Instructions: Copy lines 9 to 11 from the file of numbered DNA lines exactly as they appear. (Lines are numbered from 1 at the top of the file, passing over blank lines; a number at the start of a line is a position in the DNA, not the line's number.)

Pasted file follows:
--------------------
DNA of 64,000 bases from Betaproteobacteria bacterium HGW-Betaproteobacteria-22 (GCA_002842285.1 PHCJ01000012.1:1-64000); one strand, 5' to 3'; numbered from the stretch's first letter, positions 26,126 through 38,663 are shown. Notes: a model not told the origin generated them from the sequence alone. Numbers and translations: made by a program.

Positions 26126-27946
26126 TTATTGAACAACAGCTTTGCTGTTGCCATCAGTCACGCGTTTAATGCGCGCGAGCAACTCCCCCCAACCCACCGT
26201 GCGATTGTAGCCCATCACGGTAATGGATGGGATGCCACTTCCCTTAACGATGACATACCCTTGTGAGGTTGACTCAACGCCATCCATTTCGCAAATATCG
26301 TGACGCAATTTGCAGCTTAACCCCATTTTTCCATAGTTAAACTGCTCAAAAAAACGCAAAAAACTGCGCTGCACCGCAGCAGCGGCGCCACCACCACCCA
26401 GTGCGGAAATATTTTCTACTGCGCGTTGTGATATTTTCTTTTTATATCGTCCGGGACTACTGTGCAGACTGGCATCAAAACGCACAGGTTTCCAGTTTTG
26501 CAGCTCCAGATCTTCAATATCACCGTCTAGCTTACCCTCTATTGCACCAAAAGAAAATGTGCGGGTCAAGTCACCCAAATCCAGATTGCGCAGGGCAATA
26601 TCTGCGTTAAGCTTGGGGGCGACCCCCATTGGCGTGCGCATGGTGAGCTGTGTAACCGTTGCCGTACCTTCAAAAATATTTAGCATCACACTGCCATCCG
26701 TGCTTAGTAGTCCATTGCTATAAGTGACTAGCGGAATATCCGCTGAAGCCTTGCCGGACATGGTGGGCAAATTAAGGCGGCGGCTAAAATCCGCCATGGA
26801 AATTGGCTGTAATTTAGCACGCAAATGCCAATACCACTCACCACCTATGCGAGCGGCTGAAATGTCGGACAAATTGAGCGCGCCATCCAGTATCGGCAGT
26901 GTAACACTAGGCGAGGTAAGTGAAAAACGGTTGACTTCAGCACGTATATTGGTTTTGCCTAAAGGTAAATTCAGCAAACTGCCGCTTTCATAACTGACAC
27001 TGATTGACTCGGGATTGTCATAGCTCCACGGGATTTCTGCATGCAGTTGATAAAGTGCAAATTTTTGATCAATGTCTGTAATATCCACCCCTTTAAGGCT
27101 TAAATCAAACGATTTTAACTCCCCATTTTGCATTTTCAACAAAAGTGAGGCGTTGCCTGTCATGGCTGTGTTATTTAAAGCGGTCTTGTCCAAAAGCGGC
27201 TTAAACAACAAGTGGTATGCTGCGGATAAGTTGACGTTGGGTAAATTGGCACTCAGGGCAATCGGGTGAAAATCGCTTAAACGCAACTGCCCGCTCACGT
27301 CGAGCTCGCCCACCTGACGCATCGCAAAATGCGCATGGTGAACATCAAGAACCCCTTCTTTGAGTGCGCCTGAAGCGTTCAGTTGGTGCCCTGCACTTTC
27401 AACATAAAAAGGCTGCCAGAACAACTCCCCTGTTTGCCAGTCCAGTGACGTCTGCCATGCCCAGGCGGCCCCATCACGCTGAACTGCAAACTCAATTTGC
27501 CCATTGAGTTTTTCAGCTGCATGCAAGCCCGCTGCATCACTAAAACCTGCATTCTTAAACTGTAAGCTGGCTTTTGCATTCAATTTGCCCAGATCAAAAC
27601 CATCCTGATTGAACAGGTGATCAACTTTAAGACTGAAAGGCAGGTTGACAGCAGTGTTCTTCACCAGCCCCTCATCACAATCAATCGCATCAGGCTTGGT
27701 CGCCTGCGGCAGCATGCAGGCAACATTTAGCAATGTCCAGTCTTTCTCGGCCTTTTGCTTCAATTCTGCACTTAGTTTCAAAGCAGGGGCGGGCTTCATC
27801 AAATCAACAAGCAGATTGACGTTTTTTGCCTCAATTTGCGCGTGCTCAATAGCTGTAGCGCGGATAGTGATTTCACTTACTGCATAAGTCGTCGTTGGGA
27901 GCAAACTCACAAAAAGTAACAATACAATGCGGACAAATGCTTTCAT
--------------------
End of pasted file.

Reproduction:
26701 TGCTTAGTAGTCCATTGCTATAAGTGACTAGCGGAATATCCGCTGAAGCCTTGCCGGACATGGTGGGCAAATTAAGGCGGCGGCTAAAATCCGCCATGGA
26801 AATTGGCTGTAATTTAGCACGCAAATGCCAATACCACTCACCACCTATGCGAGCGGCTGAAATGTCGGACAAATTGAGCGCGCCATCCAGTATCGGCAGT
26901 GTAACACTAGGCGAGGTAAGTGAAAAACGGTTGACTTCAGCACGTATATTGGTTTTGCCTAAAGGTAAATTCAGCAAACTGCCGCTTTCATAACTGACAC